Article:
Our tool scores each file against a given defect description and then ranks the files in descending order of score, aiming for at least one of the files affected by the defect to be among the top-ranked ones, so that it can serve as an entry point to navigate the code and find the other affected files. In particular it succeeds in placing an affected file among the top-1, top-5 and top-10 files for 48%, 70% and 77% of CRs, on average.
We compared our approach to five other state-of-the-art tools, using their own five metrics on their own six case studies. Out of the 30 performance indicators, we match 2 and improve 28. On average, for 77% of the bug reports we place one or more affected files in the top-10 ranked files.
We also improved, in most cases substantially, the mean reciprocal rank value for all six applications evaluated, thereby reducing the number of files to inspect before finding a relevant file.
The results for our study can be obtained by clicking here: results
ConCodeSe utilises state of the art data extraction, persistence and search APIs. The Java code is parsed using a source code mining tool. We also developed a Java module using the Lucene’s Standard-Analyzer to tokenise the text in the bug reports into terms, which also includes stop-word removal.
Given a bug report (BR) and a source file, our approach computes two kinds of scores for the file: a probabilistic score, given by VSM as implemented by Lucene, and a lexical similarity score. Each kind of scoring is obtained with four search types using a different set of terms indexed from the BR and the file.
For each of the 8 combinations of scoring, all files are ranked in descending order. Then, for each file we take the best of its 8 ranks.
Whilst other localisation algorithms take a “one size fits all” approach, we treat each BR and file individually, using the summary, stack trace, stemming, comments and file names only when available and relevant, i.e. when they improve the ranking.
Download: Contextual Code Search Engine Readme: pdf
Disclaimer: The provided tool is for evaluation purposes intended only for academic research and teaching.
Bug localisation is a core program comprehension task in software maintenance: given the observation of a bug, where is it located in the source code files? Information retrieval (IR) approaches see a bug report as the query, and the source code files as the documents to be retrieved, ranked by relevance. Such approaches have the advantage of not requiring expensive static or dynamic analysis of the code.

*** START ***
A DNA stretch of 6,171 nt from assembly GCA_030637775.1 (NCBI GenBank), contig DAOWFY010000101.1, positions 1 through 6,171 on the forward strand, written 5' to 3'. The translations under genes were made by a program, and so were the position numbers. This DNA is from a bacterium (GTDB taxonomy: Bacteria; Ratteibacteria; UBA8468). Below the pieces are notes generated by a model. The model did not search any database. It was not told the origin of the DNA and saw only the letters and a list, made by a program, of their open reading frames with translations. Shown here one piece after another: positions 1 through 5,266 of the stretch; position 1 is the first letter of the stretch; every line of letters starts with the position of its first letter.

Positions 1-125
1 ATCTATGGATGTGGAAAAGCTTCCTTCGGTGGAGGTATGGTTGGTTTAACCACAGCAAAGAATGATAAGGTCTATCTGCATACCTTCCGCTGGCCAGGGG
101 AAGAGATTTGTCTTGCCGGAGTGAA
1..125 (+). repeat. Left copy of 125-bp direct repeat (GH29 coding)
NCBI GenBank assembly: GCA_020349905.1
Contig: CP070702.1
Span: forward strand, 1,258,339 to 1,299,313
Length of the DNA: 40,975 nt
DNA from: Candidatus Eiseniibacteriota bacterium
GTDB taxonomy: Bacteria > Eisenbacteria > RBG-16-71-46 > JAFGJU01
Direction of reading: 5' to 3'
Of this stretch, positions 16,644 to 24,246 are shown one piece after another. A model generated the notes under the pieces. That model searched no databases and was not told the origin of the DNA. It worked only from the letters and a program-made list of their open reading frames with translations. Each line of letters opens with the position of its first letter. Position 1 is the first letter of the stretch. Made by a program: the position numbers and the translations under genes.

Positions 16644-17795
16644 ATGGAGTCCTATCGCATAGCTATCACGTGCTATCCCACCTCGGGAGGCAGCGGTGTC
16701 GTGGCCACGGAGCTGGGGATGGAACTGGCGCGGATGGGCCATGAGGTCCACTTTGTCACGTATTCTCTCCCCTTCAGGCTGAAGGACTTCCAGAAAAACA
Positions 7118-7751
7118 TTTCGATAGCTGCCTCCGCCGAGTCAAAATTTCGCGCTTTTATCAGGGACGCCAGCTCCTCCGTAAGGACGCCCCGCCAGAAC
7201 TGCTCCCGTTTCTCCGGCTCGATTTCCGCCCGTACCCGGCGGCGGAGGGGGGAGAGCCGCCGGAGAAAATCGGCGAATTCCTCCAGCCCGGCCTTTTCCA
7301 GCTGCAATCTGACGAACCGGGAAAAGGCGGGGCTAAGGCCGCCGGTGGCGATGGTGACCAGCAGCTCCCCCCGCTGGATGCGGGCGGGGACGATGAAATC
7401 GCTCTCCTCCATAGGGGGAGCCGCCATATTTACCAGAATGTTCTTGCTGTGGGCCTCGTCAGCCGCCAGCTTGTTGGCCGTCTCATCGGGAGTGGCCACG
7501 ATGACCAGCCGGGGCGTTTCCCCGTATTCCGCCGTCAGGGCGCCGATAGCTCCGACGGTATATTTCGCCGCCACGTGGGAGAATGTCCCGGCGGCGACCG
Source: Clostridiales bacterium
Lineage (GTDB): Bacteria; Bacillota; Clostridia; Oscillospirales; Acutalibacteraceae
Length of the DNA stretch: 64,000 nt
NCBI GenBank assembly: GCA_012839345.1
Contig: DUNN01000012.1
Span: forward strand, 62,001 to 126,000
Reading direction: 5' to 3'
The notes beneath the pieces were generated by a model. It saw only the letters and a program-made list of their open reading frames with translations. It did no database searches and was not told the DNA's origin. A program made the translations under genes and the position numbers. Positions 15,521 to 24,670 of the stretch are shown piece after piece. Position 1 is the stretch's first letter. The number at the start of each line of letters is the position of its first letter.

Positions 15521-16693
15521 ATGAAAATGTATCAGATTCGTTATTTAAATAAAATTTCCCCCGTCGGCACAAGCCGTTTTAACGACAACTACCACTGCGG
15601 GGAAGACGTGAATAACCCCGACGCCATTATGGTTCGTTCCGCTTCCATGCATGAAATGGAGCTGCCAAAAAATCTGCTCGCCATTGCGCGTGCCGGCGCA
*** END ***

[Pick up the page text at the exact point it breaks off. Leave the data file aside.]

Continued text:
However, most of state-of-the-art IR approaches rely on project history, in particular previously fixed bugs and previous versions of the source code. We present a novel approach that directly scores each current file against the given report, thus not requiring past code and reports. The scoring is based on heuristics identified through manual inspection of a small set of bug reports.
We compared our approach to five others, using their own five metrics on their own six open source projects. Out of 30 performance indicators, we improve 28. For example, on average we find one or more affected files in the top 10 ranked files for 77% of the bug reports. These results show the applicability of our approach to software projects without history.
Locating bugs without looking back. T. Dilshener; M. Wermelinger; and Y. Yu (2016), In Proceedings of the 13th International Conference on Mining Software Repositories, Austin, Texas, MSR ’16, pp. 286–290. ACM, New York, NY, USA. presentation pdf
Improving Bug Localisation Using Lexical Information and Call Relations. T. Dilshener; M. Wermelinger; and Y. Yu (2014) presentation poster pdf
Leveraging Domain Vocabulary across Artefacts: a Comparison of Conceptually Related Applications. T. Dilshener; M. Wermelinger; and Y. Yu (2013) presentation poster pdf
Improving information retrieval-based concept location using contextual relationships. T. Dilshener (2012), In 2012 34th International Conference on Software Engineering (ICSE), pp. 1499–1502. presentation poster pdf
Relating developers’ concepts and artefact vocabulary in a financial software module. T. Dilshener and M. Wermelinger (2011), In Software Maintenance (ICSM), 2011 27th IEEE International Conference on, pp. 412–417. presentation pdf